Opposing Office Politics

Hi, Anita:

Two groups of my co-workers have been at odds with each other for the past month. There was a disagreement over the way a project was handled and now it feels like the office is a war zone. I have tried my hardest to mind my own business but I can feel everyone involved trying to pull me in their direction. How do I stay out of the game of office politics?

Dear, Caught in the Middle:

Office politics is present in almost every work environment. Whether you are a forklift driver in a warehouse or an assistant in the executive suite, these games have been known to crash even the best office parties.

Office_GossipI have a few tips for you that will help you steer clear of political mumbo jumbo and center your focus on what matters most: your job!

  1. Do not engage in gossip. Avoid involving yourself in rumors and off-work topic discussions. Seriously, do not touch it with a 10-foot pole. All it will do is get you caught up in the games even more. You will be no better than your coworkers who are in the midst of this spat.
  2. Be a great listener. Not all gossip can be avoided, especially when it is shoved right into your lap. To not be rude or disinterested, practice your listening skills. The other person may need to vent about their opponent, but that doesn’t mean you have to give your opinion. Be a sounding board for their feelings and then politely carry on with your day.
  3. Keep your personal life private. Keep your personal information just how it should be: personal. To avoid conflict, do not discuss politics or religion while you are in the office. Your opinions and preferences that do not relate to work are on a need-to-know basis. As for your coworkers, they fall under the “do not need to know” category.
  4. Be positive and complimentary. Like your mother and I will always tell you, “If you don’t have something nice to say, don’t say it at all.” The same rings true in the workplace. You don’t want to start building a reputation of being a Debbie Downer.
  5.  Keep your interactions on an even keel. Be aware of how your interactions with your coworkers, superiors and subordinates are being perceived by others. Unequal treatment will be recognized immediately and could form a breeding ground for even more office politics.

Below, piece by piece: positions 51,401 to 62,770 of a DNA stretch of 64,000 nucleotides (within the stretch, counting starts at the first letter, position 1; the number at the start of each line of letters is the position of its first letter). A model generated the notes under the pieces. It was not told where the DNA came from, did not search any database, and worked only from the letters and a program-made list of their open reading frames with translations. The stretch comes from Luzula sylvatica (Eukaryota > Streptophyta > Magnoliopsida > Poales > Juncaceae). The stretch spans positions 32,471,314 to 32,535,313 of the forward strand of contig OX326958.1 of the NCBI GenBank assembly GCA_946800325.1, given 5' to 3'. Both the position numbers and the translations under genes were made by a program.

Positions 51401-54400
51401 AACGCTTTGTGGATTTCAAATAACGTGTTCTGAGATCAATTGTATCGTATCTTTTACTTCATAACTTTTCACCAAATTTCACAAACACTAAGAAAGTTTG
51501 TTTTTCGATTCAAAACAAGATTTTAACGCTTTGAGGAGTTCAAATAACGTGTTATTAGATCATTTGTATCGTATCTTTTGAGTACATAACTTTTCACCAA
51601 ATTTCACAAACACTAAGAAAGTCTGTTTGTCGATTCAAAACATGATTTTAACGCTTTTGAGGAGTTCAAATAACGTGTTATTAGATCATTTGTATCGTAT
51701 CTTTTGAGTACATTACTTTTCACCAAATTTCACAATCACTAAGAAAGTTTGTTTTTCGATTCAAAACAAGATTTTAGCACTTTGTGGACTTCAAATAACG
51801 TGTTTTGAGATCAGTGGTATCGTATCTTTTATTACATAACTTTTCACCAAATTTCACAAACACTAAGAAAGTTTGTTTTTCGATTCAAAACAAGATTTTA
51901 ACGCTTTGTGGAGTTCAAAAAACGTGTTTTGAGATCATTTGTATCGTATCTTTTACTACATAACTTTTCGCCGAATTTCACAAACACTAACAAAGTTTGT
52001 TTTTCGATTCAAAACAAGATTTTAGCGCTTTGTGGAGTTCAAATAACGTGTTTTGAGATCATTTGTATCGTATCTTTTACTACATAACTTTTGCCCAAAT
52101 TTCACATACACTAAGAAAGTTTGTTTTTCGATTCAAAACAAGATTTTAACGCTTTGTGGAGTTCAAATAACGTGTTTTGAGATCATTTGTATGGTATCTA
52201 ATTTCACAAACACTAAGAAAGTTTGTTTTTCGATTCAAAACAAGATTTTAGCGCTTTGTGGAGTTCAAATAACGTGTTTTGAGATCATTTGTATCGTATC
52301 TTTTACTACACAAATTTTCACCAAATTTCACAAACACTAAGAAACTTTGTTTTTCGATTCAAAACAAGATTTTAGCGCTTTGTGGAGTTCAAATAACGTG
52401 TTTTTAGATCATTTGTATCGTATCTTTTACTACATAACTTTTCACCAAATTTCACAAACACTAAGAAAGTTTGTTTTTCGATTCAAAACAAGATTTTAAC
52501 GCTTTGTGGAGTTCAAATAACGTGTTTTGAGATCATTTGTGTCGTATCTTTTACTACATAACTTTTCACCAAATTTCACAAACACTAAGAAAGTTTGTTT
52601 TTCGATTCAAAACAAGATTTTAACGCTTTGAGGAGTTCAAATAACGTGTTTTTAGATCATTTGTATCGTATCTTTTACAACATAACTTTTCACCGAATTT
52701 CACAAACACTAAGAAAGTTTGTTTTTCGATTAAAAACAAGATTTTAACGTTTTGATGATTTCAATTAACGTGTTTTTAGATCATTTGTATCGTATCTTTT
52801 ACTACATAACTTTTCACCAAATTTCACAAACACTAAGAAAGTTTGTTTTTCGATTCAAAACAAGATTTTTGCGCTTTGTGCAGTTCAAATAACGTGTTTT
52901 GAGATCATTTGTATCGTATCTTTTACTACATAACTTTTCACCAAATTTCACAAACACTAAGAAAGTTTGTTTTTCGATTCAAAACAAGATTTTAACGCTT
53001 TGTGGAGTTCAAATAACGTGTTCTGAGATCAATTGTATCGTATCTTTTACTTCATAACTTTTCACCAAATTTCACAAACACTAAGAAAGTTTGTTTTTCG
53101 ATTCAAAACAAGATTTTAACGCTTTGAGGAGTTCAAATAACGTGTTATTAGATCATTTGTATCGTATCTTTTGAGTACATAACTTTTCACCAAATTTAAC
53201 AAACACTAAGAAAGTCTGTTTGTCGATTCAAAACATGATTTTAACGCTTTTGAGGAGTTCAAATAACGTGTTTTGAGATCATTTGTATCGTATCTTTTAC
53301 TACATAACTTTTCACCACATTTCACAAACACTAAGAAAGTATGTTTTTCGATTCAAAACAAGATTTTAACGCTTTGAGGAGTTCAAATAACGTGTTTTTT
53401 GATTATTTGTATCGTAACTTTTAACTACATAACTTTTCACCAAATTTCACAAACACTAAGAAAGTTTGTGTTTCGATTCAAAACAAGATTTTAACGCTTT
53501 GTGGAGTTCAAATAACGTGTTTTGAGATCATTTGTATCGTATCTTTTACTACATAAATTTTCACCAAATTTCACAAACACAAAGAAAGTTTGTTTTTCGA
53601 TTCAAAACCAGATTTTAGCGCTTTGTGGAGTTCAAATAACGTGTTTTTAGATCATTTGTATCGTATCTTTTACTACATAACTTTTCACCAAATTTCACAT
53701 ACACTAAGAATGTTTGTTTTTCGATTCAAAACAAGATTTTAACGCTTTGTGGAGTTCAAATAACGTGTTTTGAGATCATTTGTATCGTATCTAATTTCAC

6.  Stay focused. Nothing can be better for you and your career than staying focused on doing your job well. If you keep your goals and tasks top of mind, you will not only be a more productive employee, but you will set a higher standard for your peers. The troublemakers will begin to see that you do not have time to engage in their quarrels or drama.

Readers, what tactics do you employ to avoid office politics?

Check out this video to see how to best avoid bad office politics:

Have a question you would like to ask? Visit http://anitaclew.com/ask-anita/.

Warm Wishes,

Anita

4 Comments (+add yours?)

  1. faisalctg
    Oct 27, 2013 @ 08:23:37

    Reblogged this on faisal's words.

    Reply

  2. Gary Alan
    Oct 23, 2013 @ 10:43:41

    Thank you for your response. Been there did that! Talked with the Manager and District Manager but didn’t feel empathy, then was terminated and certain HR was involved. Talked to attorney and the firm wasn’t interested in ‘handling’ the situation. I recently learned the trauma can come back as an adult. Maybe the whole ‘bullying’ thing, today, is just a political smoke screen. For my grandchildren, I hope not.

    Reply

  3. Gary Alan
    Oct 22, 2013 @ 09:37:48

    Recently I was working in a hostile work environment and shared my childhood experience re: being bullied in hope it would curtail the hostile behavior. It didn’t.

    In general, was it the wrong tactic; should I have attempted something else?

    Reply

    • anitaclew
      Oct 22, 2013 @ 10:15:22

      Gary, I commend you for trying to diffuse the situation yourself. Apparently, your co-workers need a dose of empathy! If your workplace is hostile because of harassment based on a protected class (race, religion, sexual orientation, just to name a few), then there are legal repercussions to consider. Even it the behavior is just bad office etiquette, a visit to your Human Resources department is in order.

      Reply

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Disclaimer

Anita Clew's blog posts are intended for general guidance and should never be taken as legal advice. In all instances where harassment, inequity, or unfair treatment is believed to be present, please consult your HR Department or legal representation.
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